For illustration, we use two typical substorms with sudden onsets and clear negative bays that are gradually moving northward (Fig. 2). The first case was registered on 24 November 1996 by the IMAGE network and has been widely studied elsewhere (Petrukovich, 1999; Raeder et al., 2001; Slinker, 2001). The second case was recorded on the Yamal Peninsula (Papitashvili et al., 1985). The time resolution of the data is 1 min. Detailed information about the IMAGE network can be found at https://space.fmi.fi/image/www/, last access: 15 January 2020, and a map of the Yamal network is shown in Fig. 1. The station coordinates are given in Table 1.
We use the following approximation of the 1-D westward auroral electrojet (Fig. 3): (1) the electrojet flows at a fixed altitude of 110 km above the flat land; (2) the electrojet is infinitely thin vertically; (3) the electrojet flows along in the latitudinal direction; and (4) the electrojet does not vary with longitude.
The magnetic disturbances in question are deviations from the quiet field, which has to be subtracted from the measurements. To determine the quiet level, we average magnetic data from the 5 quietest days of the month, during which the substorm occurred (Chapman and Bartels, 1940). The model latitudinal range spans ±4^{∘} from the southernmost and northernmost stations (for the models with many elementary currents). The input magnetic field disturbance is forced to be zero at the edges of this range in order to avoid nonphysical solutions. Ground magnetic disturbances are produced by the ionospheric current (electrojet) and the corresponding induction current inside the Earth. The model latitudinal profile of ionospheric current is reconstructed using the north–south X and the vertical Z magnetic components that are measured at a set of ground observatories (magnetic stations). Currently, we ignore the Y component of the magnetic field.
Ground magnetic disturbances can be described as
where the “e” and “i” indices denote external and internal components, respectively. According to Pudovkin (1960), the difference between the external and internal components at any point x along meridian can be calculated as follows (here H is horizontal field component):
Therefore, the external field components are
This method works well for a dense magnetometer chain with a large number of stations. H(ξ) and Z(ξ) are obtained using the linear or spline interpolation of the measured magnetic disturbance (forced to zero at the edges of the modeled latitudinal range; see previous subsection). Integrals are calculated over the same latitudinal range.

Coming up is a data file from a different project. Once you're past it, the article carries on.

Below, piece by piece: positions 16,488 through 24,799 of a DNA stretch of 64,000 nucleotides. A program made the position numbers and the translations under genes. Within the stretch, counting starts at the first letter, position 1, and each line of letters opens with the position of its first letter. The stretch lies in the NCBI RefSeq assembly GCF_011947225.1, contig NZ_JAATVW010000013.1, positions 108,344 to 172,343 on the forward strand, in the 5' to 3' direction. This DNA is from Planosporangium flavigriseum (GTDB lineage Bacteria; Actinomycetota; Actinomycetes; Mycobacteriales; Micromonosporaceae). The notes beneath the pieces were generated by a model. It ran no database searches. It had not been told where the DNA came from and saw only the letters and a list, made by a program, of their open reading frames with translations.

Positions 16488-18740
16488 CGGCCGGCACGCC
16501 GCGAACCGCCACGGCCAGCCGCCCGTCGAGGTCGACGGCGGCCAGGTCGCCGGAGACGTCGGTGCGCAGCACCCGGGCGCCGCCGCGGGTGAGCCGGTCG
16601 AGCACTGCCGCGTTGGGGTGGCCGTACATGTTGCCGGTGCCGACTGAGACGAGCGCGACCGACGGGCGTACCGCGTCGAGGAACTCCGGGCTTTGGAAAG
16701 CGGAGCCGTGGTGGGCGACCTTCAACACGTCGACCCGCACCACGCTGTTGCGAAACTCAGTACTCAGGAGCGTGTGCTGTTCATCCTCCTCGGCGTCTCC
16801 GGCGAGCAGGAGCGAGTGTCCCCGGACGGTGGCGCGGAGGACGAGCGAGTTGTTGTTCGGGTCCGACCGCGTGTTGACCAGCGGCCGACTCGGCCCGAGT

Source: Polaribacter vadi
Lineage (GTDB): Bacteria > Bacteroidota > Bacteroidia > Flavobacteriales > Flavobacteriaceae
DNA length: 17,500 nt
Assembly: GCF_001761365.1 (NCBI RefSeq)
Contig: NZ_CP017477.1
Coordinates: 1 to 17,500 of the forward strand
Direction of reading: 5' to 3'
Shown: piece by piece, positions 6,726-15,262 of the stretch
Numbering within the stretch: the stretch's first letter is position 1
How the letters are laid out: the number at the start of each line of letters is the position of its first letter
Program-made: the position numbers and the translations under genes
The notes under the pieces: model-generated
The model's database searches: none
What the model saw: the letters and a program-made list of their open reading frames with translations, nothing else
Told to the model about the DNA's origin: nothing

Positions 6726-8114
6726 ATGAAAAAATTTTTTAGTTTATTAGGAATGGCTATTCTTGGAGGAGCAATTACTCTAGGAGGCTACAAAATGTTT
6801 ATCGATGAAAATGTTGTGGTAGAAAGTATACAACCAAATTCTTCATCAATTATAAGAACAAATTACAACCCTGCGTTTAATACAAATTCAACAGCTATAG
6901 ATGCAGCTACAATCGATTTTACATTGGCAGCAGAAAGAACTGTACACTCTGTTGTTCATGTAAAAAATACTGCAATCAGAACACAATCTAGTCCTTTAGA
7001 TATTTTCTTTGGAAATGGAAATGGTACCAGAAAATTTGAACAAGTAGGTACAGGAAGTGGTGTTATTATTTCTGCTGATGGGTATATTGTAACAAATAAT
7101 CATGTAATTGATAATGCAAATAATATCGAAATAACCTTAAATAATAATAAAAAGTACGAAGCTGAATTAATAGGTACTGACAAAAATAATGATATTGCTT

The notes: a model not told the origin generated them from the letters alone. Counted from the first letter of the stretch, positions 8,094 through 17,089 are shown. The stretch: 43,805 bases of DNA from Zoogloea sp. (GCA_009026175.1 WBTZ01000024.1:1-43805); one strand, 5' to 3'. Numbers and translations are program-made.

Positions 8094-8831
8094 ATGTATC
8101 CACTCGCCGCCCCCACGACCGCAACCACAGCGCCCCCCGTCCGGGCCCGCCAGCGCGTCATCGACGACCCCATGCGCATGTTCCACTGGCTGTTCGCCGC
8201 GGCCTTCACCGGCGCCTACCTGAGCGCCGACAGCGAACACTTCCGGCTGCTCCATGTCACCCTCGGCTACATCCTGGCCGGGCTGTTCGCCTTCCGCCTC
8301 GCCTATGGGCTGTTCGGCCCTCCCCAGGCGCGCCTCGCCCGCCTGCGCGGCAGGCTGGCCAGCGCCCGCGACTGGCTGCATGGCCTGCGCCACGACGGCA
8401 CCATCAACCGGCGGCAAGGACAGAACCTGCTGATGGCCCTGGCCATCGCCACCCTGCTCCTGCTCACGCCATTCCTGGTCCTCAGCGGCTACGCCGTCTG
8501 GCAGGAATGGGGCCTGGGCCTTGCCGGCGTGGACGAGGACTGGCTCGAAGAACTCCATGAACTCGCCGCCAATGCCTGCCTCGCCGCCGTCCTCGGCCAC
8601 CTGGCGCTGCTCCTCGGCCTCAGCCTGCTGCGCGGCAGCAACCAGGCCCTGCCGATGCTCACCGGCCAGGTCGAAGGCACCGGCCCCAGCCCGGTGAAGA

For magnetometer chains with a small number of stations, we have to use the simpler method (Petrov, 1982) that has constant, empirically justified coefficients:
We formulate the general maximum likelihood estimation (MLE) solution. We choose the model parameters that maximize the likelihood function L:
where N is the number of stations; X_{k} and Z_{k} represent the disturbance of the magnetic field, caused by the electrojet current, measured at the station k (with the background field and induction field subtracted); P_{k} is the probability of observing the given magnetic fields X_{k} and Z_{k} for an electrojet model with the parameter vector p; and P_{p} represents a priori probabilities for p.
A priori information (also referred to as “priors”) may be predictions from the statistical models or common sense limitations, such as the flatness of the spatial profile. The latter variant is also known as regularization. Regularization might be technically necessary for under-determined problems, when the number of free parameters is larger than the number of degrees of freedom in the sample (the number of independent measurements).
In this investigation, we use one of the simplest MLE variants, assuming a Gaussian distribution of the model residuals and solving the general OLS (ordinary least squares) inverse problem.
where n is the model number, ${X}_{k{m}_{n}}$ and ${Z}_{k{m}_{n}}$ are calculated model disturbances, Q_{r} denotes possible additional constraints, and σ_{X} (σ_{Z}) represents standard variations of the measured X (Z) components (at all stations used at a given time).
The parameter vector is determined by looking for the minimum of −2ln L. If the whole model is linear with respect to the parameter vector p, the standard matrix inversion technique is applied to acquire the solution. The nonlinear variants are solved here using the Levenberg–Marquardt algorithm. This method requires the specification of some initial values of the model parameters, and then moves along the gradient of the optimization function towards the minimum. Unlike linear regression, methods such as these for nonlinear problems do not guarantee a unique solution due to existence of local minima.
The errors of the model parameters p are calculated as the inverted Hessian of ln L:
The first model described was suggested by Kotikov et al. (1987). It includes a large number of the infinitely thin, fixed wires with unknown currents. The wires are evenly distributed within the modeled latitudinal range, which is $\pm \mathrm{4}{}^{\circ}$ from the stations closest to the Equator and the pole-most stations. The magnetic field at the edge wires is set to zero.